But this is how science works. We perform experiments, gather data, consolidate the data using theory, make predictions and do the whole cycle over and over again. Theory is developed using skill, judgement and intuition. Which is exactly like faith, isn't it? Michael Polanyi as good as said so. He was a Christian you know?
So what about the Invisible Magic Friend? Well, science is no good at telling you about the Invisible Magic Friend because he's invisible and magic. Theologians explore invisible magic things in exactly the same way as scientists do with visible not-magic things, apart from not doing experiments, not collecting data, not having to restrict our theories to being consistent with the data (because there isn't any), but in every other respect it's exactly the same.
I was able to read a couple of chapters of most of them before getting lost. In some I barely managed a couple of pages. This is despite the fact that they all have their followers on Amazon who assured me that this was the book for beginners. The writing was simple, clear, direct and accessible to anyone with even the flimsiest of familiarity with basic physics. Only a completely dumb idiot could fail to understand the subject after reading this book.
I have managed to (nearly) finish one of them: Gauge Theories in Particle Physics, Volume I by Aitchison and Hey. It's taken me over a year. I've compiled a collection of notes almost as big as the book itself. One chapter alone took me over four months to get through, largely because I realised I had to reread the start of the book, and the relevant sections from several other books as well. As if that wasn't embarrassing enough, the title of the chapter begins with the word "Elementary." The authors are at pains to point out that Vol I is the easy bit and that things get much harder in Vol II.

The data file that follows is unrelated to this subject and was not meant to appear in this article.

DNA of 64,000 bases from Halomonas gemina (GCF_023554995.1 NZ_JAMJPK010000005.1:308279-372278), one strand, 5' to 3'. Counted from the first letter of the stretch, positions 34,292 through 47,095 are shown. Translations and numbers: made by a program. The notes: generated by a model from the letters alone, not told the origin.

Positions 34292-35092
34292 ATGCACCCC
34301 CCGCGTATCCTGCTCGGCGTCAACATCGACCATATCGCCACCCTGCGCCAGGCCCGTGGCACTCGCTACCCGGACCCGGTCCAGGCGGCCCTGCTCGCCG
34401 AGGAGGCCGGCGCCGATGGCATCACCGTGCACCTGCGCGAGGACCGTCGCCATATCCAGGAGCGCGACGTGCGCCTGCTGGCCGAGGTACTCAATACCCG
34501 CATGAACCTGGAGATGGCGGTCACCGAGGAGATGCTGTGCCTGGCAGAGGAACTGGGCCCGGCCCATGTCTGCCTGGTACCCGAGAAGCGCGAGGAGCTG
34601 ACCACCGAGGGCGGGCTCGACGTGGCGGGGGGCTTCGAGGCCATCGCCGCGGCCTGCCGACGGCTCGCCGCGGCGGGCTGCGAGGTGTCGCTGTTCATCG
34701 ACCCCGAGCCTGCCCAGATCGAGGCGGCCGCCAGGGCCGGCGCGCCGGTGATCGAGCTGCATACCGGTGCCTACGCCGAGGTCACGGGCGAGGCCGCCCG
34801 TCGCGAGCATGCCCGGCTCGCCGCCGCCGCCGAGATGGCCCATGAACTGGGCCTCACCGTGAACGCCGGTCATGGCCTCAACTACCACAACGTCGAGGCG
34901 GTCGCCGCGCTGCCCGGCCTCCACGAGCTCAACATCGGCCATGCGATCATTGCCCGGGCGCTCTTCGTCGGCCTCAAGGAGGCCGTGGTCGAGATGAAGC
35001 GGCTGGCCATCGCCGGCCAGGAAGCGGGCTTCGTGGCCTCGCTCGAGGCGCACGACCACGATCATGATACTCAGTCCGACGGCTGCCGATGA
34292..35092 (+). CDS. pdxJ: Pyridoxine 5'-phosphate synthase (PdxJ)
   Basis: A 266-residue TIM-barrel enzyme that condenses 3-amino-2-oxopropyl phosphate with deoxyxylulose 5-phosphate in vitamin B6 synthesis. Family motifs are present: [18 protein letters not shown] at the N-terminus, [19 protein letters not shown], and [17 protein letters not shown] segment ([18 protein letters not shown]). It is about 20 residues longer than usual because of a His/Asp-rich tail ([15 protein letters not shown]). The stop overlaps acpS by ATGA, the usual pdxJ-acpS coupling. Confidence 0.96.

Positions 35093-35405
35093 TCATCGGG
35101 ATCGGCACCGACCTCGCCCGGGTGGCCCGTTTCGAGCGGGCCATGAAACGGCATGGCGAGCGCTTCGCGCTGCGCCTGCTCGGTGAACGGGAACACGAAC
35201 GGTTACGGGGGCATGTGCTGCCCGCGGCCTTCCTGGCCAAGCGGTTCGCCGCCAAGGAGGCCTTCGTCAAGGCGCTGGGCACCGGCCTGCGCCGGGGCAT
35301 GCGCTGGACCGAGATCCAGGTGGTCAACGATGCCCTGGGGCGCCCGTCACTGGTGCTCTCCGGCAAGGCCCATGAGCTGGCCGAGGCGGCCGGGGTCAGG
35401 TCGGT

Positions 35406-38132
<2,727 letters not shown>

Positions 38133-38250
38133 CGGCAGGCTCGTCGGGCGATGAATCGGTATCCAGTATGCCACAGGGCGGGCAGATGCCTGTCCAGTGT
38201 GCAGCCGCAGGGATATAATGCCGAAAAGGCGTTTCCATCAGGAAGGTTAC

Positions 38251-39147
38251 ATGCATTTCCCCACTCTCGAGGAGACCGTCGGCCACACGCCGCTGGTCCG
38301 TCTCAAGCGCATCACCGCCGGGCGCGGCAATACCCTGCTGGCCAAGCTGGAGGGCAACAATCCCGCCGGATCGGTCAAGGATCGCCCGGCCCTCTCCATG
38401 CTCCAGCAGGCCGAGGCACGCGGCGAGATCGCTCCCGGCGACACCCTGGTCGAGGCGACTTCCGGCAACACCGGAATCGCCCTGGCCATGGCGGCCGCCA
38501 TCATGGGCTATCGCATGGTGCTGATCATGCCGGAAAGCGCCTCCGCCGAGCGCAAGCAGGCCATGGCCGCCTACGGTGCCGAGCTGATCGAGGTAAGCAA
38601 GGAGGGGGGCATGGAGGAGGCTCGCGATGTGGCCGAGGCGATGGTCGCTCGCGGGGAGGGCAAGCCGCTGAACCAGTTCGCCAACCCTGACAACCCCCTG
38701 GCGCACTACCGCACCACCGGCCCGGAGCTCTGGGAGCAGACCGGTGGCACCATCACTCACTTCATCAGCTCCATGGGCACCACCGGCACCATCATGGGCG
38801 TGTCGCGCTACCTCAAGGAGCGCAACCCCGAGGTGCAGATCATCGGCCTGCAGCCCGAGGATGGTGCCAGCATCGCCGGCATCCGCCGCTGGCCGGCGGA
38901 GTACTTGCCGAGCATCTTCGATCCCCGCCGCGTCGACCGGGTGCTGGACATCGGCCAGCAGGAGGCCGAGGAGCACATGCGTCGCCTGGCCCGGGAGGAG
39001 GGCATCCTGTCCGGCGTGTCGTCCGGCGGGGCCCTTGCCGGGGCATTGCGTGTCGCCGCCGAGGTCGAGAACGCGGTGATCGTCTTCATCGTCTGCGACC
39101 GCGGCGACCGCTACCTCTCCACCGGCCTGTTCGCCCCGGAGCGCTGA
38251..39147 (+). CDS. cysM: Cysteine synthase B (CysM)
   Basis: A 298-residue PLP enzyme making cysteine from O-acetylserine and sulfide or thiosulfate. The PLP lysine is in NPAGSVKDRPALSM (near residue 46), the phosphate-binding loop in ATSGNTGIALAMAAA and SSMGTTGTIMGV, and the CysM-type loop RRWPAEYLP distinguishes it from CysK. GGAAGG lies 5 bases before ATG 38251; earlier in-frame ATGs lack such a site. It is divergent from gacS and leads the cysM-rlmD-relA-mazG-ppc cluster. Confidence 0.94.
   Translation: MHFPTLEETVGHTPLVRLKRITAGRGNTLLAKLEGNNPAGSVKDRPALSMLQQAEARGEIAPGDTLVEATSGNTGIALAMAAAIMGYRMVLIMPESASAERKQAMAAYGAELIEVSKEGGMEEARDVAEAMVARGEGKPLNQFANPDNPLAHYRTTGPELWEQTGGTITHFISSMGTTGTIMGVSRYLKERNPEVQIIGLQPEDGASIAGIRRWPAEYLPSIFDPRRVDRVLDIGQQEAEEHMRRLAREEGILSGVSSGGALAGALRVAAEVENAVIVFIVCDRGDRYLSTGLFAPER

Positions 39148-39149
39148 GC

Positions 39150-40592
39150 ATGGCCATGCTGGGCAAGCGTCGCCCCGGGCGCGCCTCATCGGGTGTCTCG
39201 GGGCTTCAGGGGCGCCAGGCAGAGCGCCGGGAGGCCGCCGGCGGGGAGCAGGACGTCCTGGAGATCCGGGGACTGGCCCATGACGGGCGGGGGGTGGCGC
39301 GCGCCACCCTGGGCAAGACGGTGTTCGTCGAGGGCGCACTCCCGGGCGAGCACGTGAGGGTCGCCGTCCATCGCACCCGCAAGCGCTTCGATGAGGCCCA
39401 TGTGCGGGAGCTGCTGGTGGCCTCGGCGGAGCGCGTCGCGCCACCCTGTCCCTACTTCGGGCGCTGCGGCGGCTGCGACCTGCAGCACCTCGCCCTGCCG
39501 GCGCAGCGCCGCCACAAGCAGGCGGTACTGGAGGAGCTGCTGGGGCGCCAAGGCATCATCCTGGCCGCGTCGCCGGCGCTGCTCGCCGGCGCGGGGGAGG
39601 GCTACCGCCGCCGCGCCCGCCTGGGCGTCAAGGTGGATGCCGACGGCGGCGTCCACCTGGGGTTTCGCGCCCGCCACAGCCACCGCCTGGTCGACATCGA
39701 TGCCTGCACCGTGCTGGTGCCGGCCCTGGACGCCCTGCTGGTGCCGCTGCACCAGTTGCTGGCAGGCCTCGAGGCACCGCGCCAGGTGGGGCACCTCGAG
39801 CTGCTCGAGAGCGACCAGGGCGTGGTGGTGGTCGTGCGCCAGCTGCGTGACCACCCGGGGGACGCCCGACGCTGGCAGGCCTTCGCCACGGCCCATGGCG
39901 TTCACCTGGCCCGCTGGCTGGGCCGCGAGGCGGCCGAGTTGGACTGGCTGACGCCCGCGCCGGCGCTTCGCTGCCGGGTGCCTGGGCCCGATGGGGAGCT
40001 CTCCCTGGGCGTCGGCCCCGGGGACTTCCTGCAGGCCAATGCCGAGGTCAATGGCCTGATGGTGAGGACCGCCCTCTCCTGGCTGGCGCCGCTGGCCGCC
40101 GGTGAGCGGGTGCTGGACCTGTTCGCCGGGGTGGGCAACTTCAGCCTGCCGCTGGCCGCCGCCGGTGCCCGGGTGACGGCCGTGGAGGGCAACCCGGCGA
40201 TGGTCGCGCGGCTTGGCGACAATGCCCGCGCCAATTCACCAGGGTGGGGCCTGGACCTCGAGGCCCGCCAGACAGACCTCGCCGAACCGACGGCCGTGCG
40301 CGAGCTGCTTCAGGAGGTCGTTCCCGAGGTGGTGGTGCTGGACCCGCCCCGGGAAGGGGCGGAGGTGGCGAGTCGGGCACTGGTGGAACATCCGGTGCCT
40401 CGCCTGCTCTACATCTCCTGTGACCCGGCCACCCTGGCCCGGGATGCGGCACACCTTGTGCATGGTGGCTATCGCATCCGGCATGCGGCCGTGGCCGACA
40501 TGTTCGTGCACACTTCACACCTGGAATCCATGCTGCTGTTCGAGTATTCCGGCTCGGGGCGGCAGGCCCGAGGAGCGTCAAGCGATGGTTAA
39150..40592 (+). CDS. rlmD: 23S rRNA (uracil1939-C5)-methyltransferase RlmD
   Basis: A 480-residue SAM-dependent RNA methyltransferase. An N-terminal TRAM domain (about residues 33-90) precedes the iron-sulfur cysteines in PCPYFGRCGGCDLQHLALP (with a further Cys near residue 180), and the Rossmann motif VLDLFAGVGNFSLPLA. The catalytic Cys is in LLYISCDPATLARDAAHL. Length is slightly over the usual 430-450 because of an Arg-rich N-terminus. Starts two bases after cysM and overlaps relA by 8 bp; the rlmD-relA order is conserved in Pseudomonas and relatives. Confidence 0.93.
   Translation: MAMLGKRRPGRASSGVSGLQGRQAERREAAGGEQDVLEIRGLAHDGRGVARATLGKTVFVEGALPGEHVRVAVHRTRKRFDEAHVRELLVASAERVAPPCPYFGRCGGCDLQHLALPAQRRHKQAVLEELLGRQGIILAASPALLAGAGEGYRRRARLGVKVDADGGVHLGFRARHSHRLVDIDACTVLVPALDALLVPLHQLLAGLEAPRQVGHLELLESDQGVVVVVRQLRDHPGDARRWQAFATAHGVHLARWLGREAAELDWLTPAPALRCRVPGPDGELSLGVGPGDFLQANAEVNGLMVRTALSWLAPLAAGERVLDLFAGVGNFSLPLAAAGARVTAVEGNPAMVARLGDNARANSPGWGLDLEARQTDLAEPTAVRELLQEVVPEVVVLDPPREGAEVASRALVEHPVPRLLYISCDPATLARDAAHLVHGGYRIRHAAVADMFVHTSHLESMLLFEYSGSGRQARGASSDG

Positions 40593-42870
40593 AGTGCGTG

So, partly to show off, partly to organise my thoughts and partly to pass on what little I've learned, I thought I'd try writing some of this stuff down on this blog. If I write anything that seems to contradict what real physicists say, then believe the real physicist.
People use emails. To say things. To each other. MPs use them too. And other things, like Facebook. To communicate. To say things to people. People like to communicate. Communication didn't just evolve, or anything, to like, communicate, or stuff. It's a gift. From the Invisible Magic Friend. People communicate electronically. And in other ways. Sometimes not electronically. Although there's a lot of it about. Sometimes I meet with people. We talk. We communicate. Not electronically. Although sometimes we do. Some of them have families. Some have careers. Some have families and careers. And they communicate, just like I'm doing now. As a famous person whom you've never heard of said, "Yes."
Er... That's it really.